October 25, 2016
Brent Knoll teenager gets British Citizen Youth Award for charity work

A Brent Knoll teenager has been presented with a British Citizen Youth Award in recognition of her years of charity work helping poor African children.

14-year-old Bethan Rees from Brent Knoll has received one of the inaugural British Citizen Youth Awards – which honour young people across the UK who have positively impacted society, communities, charities or other good causes.

Bethan received her award at the Palace of Westminster this week after being nominated for her work with the charity Educate the Kids - which helps to provide an education for desperately poor children in Kenya.

She was inspired by her grandmother, Burnham-On-Sea fundraiser Sue Stevens, and motivated by the sight of young children in Kenyan villages whose families simply can’t afford to send them to school.

Since a family holiday to the country in 2009, Bethan has been helping with fundraising and raising awareness of the charity at every opportunity. Her events have included coffee mornings, charity shops, car boot sales, plant sales, jewellery stalls and multiple tombolas and raffles every year.

When Bethan was just 11-years-old, she completed a 10km swim and raised enough money to sponsor a child’s education for several years.

Bethan has recently been doing the administration and publicity work for her grandmother who a tour this month of the Burnham-On-Sea area for 23 children, known as The Singing Children of Africa.

The Singing Children of Africa is a choir chosen from the 700 pupils at Jolaurabi School. Bethan has also travelled to Kenya on several occasions assisting with vital work at Jolaurabi Kindergarten and Primary School.

Bethan was nominated for the award by a teacher at Hugh Sexey Middle School, where she was formerly a pupil.

Bethan’s parents Steve and Sarah Rees said were proud to learn of Bethan’s award. Sarah said: "We are extremely proud of all the work that both Bethan, and her younger sister Megan, do to help the children in Kenya."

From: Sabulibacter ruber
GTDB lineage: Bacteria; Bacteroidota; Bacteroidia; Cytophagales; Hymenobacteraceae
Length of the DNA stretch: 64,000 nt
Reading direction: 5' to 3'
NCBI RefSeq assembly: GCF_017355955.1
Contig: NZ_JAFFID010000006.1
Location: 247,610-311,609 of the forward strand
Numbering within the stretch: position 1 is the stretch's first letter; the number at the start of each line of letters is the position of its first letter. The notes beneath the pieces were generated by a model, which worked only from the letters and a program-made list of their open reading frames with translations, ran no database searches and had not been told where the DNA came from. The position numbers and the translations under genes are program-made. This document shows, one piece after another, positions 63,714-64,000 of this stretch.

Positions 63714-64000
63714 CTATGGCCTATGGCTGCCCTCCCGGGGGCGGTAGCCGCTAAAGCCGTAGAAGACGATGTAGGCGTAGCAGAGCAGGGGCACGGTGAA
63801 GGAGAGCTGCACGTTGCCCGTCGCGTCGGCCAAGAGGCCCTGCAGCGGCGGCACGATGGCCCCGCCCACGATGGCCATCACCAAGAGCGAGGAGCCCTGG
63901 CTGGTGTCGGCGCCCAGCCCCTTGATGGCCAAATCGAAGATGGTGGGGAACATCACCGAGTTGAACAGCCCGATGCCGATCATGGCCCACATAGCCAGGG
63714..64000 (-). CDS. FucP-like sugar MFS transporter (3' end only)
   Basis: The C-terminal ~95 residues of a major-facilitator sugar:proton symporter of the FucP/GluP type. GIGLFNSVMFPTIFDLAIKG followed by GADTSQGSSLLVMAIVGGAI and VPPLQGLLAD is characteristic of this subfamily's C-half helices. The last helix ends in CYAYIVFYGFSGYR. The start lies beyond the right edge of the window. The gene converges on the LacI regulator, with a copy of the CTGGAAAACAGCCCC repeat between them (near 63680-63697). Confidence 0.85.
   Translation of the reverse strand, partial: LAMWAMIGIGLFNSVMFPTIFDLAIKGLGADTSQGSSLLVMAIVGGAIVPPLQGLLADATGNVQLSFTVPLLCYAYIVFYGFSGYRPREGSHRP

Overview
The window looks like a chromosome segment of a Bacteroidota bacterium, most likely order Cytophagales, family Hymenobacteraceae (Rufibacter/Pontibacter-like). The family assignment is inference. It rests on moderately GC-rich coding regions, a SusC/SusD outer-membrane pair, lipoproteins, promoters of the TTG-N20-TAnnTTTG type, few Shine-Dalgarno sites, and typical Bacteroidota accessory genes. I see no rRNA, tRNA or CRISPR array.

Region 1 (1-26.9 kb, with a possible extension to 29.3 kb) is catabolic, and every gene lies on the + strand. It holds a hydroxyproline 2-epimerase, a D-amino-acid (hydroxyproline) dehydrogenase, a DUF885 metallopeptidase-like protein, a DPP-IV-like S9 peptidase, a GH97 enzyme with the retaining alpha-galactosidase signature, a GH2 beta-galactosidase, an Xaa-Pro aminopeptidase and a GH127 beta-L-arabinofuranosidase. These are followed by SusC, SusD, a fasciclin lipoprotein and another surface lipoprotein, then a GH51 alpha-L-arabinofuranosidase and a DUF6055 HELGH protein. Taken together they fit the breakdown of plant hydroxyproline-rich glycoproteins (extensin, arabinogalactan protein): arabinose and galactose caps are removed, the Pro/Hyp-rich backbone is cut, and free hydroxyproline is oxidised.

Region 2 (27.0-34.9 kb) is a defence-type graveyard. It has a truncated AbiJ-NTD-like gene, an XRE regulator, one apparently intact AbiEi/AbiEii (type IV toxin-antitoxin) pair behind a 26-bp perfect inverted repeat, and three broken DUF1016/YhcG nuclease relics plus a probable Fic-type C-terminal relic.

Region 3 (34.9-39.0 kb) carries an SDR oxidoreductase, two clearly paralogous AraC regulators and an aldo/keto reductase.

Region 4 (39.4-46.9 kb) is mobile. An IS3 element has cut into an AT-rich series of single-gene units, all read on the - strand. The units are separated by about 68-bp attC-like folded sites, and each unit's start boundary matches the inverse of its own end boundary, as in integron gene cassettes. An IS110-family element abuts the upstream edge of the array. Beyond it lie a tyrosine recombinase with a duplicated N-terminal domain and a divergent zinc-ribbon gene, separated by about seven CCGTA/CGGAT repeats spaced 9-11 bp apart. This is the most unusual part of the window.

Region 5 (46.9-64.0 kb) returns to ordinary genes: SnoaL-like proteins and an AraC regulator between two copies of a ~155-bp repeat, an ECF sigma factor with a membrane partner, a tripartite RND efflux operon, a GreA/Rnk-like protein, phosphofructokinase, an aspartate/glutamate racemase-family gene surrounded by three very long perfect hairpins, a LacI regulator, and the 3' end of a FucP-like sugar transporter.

Bethan was unaware of the nomination until learning that she had been selected by the assessment panel, from a huge number of applications, as one of only 20 young people around the country to receive the award.

Bethan said: "I am really pleased as this will help raise awareness that many children in Kenya are unable to go to school, not because they are not bright or not keen, but because they are too poor. They have no hope of breaking out of poverty if they do not get an education."

Twenty youngsters from across the UK were honoured with British Citizen Youth Awards, with each having their own unique and inspiring story.

Burnham-On-Sea MP James Heappey, who met her in Westminster, as pictured, added: "I had the pleasure of welcoming Bethan to Parliament who was presented with her British Citizen Youth Award in the House of Lords for the incredible work she's been doing raising money for a school in Kenya. She's been doing it since she was seven - just incredible!"

The medal presentation ceremony, which was held in association with Specsavers, was led by Kimberly Wyatt of the pop group Pussycat Dolls.

Dame Mary Perkins, co-founder of awards sponsor Specsavers, said: "The society we live in tomorrow will be shaped by the children of today, which is why championing amazing young role models is so very important."


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